At block 106, engine control module 60 may determine from monitored or measured engine parameters whether a vehicle cold start condition exists and communicate that information to operating mode determination module 62. A cold start condition may include when engine 12 has not been started for an extended period of time. If a cold start condition exists, control logic 100 may continue to block 112. If a cold start condition does not exist, control logic 100 may continue to block 108.

At block 112, engine control module 60 may determine a coolant temperature based on monitored or received perimeters. Control logic 100 may then continue to block 114. At block 114, operating mode determination module 62 may receive a coolant temperature from engine control module 60 and determine whether the temperature measured at block 112 exceeds a 4-lobe limit. A 4-lobe limit may be based on a coolant temperature that indicates that the engine 12 is not in a cold-start condition. If operating mode determination module 62 determines that the coolant temperature does not exceed the 4-lobe limit, the control logic 100 may continue to block 116. If operating mode determination module 62 determines that the coolant temperature does exceed the 4-lobe limit, control logic 100 may continue to block 118.

If at block 106 engine control module 60 has determined that a cold start condition does not exist, control logic 100 may continue to block 108 where engine control module 60 and/or fuel system control module 74 may determine a requested fuel flow from monitored or received perimeters. Control logic 100 may continue to block 110 where operating mode control module 62 may determine whether the amount of fuel requested for operation of engine 12 exceeds the capacity of 2-lobe inner cam 42. If operating mode determination module 62 determines that the fuel requested exceeds the 2-lobe capacity, control logic 100 may continue to block 116. If operating mode determination module 62 determines that the requested fuel does not exceed the 2-lobe capacity, control logic 100 may continue to block 118.

Based on the operation of control logic 100, block 118 may be reached if the engine speed exceeds the 4-lobe limit at block 104, if a cold start condition exists at block 106 but the coolant temperature exceeds a 4-lobe limit at block 114, or if a cold start condition does not exist at block 106 and the requested fuel does not exceed a 2-lobe capacity at block 110.

At block 118 operating mode determination module 62 may communicate that 2-lobe operation is enabled to fuel pump mode selection module 64 and engine control module 60. Fuel pump mode selection module 64 may communicate with fuel pump 16 such that selection mechanism 50 may allow inner follower 52 of follower 48 to engage 2-lobe inner cam 42. Follower 48 may be displaced to fully stroke the piston of fuel pump 16 twice per revolution of shaft 46 and 2-lobe inner cam 42.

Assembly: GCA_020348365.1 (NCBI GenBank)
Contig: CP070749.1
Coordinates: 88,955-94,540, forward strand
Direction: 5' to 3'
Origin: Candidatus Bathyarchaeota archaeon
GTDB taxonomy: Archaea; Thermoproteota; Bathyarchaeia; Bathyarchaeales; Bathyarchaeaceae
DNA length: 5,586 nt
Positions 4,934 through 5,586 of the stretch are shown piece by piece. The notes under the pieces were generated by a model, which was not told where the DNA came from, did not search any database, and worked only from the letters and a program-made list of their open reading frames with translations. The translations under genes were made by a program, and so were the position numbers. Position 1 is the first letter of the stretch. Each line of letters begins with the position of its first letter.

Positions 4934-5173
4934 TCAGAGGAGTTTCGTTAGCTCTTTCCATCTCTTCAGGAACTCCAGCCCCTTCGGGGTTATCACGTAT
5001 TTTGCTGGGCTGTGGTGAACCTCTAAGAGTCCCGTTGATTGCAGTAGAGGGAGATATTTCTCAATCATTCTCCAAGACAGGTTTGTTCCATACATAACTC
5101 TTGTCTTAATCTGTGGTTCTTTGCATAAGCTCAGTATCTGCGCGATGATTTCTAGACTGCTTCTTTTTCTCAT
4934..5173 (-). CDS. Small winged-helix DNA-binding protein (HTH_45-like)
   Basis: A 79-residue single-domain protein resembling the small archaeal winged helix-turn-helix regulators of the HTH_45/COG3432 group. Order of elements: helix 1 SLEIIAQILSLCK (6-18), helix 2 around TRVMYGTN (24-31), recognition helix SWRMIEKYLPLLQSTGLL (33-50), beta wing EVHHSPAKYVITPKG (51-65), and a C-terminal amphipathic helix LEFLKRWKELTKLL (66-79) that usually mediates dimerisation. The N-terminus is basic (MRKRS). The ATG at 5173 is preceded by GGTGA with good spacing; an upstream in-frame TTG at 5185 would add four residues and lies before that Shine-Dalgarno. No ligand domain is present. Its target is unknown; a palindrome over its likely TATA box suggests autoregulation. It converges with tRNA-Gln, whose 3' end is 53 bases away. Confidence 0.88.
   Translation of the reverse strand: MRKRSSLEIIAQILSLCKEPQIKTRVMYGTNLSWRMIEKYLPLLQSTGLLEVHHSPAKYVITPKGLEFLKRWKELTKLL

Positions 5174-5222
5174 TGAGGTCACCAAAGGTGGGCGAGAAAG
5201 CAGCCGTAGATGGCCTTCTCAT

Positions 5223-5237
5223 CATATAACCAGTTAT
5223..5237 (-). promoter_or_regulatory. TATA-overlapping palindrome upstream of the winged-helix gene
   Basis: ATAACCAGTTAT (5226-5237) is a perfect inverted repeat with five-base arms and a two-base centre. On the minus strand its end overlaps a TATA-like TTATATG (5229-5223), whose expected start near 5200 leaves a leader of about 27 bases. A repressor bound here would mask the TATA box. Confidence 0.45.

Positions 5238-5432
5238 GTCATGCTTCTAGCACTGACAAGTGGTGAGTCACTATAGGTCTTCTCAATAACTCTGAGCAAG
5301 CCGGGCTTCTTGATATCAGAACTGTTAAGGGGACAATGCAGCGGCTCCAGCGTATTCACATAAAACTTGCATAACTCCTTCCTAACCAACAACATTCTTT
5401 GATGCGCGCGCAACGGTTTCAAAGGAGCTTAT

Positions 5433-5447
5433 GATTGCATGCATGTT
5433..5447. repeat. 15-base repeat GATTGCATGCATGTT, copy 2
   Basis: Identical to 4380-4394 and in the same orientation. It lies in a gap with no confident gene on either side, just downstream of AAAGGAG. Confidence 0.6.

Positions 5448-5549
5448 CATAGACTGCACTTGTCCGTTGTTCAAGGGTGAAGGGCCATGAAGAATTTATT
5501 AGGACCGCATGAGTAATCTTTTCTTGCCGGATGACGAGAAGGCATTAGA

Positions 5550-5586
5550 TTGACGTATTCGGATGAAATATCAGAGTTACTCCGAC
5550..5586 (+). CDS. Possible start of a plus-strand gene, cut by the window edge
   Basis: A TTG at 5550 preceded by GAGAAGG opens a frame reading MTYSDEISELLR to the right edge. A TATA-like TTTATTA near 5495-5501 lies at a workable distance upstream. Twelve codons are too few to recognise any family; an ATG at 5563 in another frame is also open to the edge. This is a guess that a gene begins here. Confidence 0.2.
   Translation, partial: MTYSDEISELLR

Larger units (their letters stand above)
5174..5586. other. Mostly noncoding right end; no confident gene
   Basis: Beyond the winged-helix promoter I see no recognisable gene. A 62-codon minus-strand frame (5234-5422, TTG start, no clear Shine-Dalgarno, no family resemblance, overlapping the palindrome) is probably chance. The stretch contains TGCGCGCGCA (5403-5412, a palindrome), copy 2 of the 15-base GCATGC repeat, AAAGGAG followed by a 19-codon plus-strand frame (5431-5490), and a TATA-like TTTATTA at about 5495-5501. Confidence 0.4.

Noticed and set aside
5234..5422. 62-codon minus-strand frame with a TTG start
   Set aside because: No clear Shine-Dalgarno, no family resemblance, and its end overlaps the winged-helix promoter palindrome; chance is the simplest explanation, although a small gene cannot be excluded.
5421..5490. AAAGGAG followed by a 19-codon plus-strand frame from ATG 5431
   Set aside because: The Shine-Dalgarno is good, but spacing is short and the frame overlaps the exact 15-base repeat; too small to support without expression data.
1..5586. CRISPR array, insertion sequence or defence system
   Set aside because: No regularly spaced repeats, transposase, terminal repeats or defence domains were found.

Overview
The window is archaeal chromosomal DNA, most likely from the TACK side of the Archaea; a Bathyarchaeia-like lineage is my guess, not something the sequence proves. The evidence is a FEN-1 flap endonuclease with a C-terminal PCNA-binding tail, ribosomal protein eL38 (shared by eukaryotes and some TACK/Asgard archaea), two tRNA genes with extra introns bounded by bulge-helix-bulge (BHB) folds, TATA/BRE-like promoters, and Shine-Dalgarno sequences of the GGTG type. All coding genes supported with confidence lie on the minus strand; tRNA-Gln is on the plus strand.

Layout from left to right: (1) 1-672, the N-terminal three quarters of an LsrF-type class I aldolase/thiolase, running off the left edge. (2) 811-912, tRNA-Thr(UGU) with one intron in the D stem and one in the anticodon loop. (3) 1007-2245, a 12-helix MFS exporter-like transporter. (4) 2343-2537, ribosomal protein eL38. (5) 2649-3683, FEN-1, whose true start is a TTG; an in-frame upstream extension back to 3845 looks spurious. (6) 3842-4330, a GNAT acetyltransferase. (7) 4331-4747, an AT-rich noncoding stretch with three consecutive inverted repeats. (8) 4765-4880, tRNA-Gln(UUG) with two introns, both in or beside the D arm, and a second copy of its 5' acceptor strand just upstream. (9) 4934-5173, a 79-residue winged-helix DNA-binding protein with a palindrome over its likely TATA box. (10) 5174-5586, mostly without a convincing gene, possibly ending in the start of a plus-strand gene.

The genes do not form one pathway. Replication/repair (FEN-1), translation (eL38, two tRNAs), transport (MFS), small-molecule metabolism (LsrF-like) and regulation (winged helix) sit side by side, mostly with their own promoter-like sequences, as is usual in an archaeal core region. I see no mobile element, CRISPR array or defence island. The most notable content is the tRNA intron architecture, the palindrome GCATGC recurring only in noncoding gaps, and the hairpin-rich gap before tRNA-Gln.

Engine control module 60, ignition system control module 70, intake system control module 72, and fuel system control module 74 may control engine 12, ignition system 34, intake system 30 and fuel system 14 to operate based on a fuel pump capacity for 2-lobe operation. Once 2-lobe operation is enabled at block 118, control logic 100 may end.

Control logic 100 may reach block 116 if the measured engine speed does not exceed the four-lobe limit at block 104, and a requested fuel flow exceeds the 2-lobe capacity at block 110 in a non-cold start condition from block 106, or if a cold start condition exists at block 106 and the coolant temperature does not exceed a 4-lobe limit at block 114.

At block 116 operating mode determination module 62 may communicate that four-lobe operation is enabled to engine control module 60 and fuel pump mode selection module 64. Fuel pump mode selection module 64 may communicate with fuel pump 16 such that selection mechanism 50 may allow outer follower 54 of follower 48 to engage 4-lobe outer cams 40 and 44. Follower 48 may be displaced to fully stroke the piston of fuel pump 16 four times per revolution of the 4-lobe outer cams 40 and 44.

Engine control module 60, ignition system control module 70, intake system control module 72, and fuel system control module 74 may control engine 12, ignition system 34, intake system 30 and fuel system 14 to operate based on a fuel pump capacity for 4-lobe operation. Once 4-lobe operation is enabled at block 116, control logic 100 may end.

Those skilled in the art can now appreciate from the foregoing description that the broad teachings of the present disclosure can be implemented in a variety of forms. Therefore, while this disclosure has been described in connection with particular examples thereof, the true scope of this disclosure should not be so limited since other modification will become apparent to the skilled practitioner upon a study of the drawings, the specification and the following claims.